Growing Up in the Woods

26th April 2011

When children are coming back to the woods again and again, you can really start to see how they have grown. We’ve been working with the same children at St Ives woodland every school holiday for nearly a year now and some of that growth is literal -they’re taller every time they come back! But much of the growth is from the inside as they demonstrate increased abilities to co-operate, communicate and problem-solve. Our St Ives group is very mixed in terms of age and ability but they all work together and help each other out. The really rewarding thing is seeing how much their belief their own abilities impacts on their belief in themselves.

This Easter holidays we began with what we thought would be a simple warm-up; to build a freestanding structure from just sticks and twine. They quickly found their own groups and set to work trying to build the tallest. They got stuck in and although several early attempts fell down, they would just try it another way until they had something that worked. The role of the Forest School practitioner is not always to lead, but to support participants to lead their own learning, so its rewarding to see them build up resiliance and independence: when it doesn’t work out, not giving up or falling back on adult help, but keeping on trying.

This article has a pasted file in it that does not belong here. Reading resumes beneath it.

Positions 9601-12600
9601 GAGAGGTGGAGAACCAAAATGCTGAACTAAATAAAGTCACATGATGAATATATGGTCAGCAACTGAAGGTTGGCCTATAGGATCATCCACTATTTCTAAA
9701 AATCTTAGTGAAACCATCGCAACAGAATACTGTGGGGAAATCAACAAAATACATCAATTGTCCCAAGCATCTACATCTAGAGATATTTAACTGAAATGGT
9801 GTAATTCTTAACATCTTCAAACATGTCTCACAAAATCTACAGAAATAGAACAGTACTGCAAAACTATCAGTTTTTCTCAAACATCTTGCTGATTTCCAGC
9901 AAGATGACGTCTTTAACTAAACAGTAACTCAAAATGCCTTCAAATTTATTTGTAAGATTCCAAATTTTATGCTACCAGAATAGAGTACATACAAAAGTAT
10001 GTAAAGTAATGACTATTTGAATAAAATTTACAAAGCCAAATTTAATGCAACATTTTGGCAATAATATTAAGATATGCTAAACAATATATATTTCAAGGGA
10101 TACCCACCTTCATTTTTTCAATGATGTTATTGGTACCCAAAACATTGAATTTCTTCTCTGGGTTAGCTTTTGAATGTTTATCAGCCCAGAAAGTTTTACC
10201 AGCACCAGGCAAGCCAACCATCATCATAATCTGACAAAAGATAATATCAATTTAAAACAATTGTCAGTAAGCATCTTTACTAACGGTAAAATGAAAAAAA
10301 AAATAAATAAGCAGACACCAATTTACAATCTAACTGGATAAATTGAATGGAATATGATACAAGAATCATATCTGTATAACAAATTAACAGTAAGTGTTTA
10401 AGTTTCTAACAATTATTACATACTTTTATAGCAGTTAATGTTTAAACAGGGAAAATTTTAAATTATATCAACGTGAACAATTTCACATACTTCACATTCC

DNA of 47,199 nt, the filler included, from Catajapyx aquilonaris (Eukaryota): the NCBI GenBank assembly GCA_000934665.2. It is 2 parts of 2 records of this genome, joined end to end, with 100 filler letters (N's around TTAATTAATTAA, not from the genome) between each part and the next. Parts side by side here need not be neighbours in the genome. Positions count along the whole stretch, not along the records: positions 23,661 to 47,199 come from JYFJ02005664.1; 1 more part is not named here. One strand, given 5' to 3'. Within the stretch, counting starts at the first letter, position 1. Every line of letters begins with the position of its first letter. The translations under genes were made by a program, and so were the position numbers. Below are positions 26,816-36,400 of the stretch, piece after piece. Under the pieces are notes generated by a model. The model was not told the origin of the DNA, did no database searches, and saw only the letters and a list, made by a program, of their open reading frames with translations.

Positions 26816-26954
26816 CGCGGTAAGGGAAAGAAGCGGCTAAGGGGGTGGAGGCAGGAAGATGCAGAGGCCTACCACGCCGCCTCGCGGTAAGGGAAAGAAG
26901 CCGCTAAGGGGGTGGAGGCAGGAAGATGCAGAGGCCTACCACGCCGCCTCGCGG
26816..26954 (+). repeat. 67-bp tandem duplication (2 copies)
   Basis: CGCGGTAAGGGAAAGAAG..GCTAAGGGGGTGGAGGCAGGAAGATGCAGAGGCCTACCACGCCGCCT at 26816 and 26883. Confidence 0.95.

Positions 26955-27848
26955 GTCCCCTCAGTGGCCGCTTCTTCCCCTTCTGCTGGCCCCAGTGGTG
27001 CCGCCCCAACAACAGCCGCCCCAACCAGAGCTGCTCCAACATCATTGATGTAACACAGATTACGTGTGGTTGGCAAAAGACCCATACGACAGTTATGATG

I’ve been doing a lot of one-off taster sessions this holidays too. I’m not saying its any less fun, because in every case we’ve had a great time, but this development can only just begin to happen in a single session. At the end of a session, when parents and children are all asking when the next one is going to be, you can only hope that you’ll get invited back and have more opportunities for grow with them.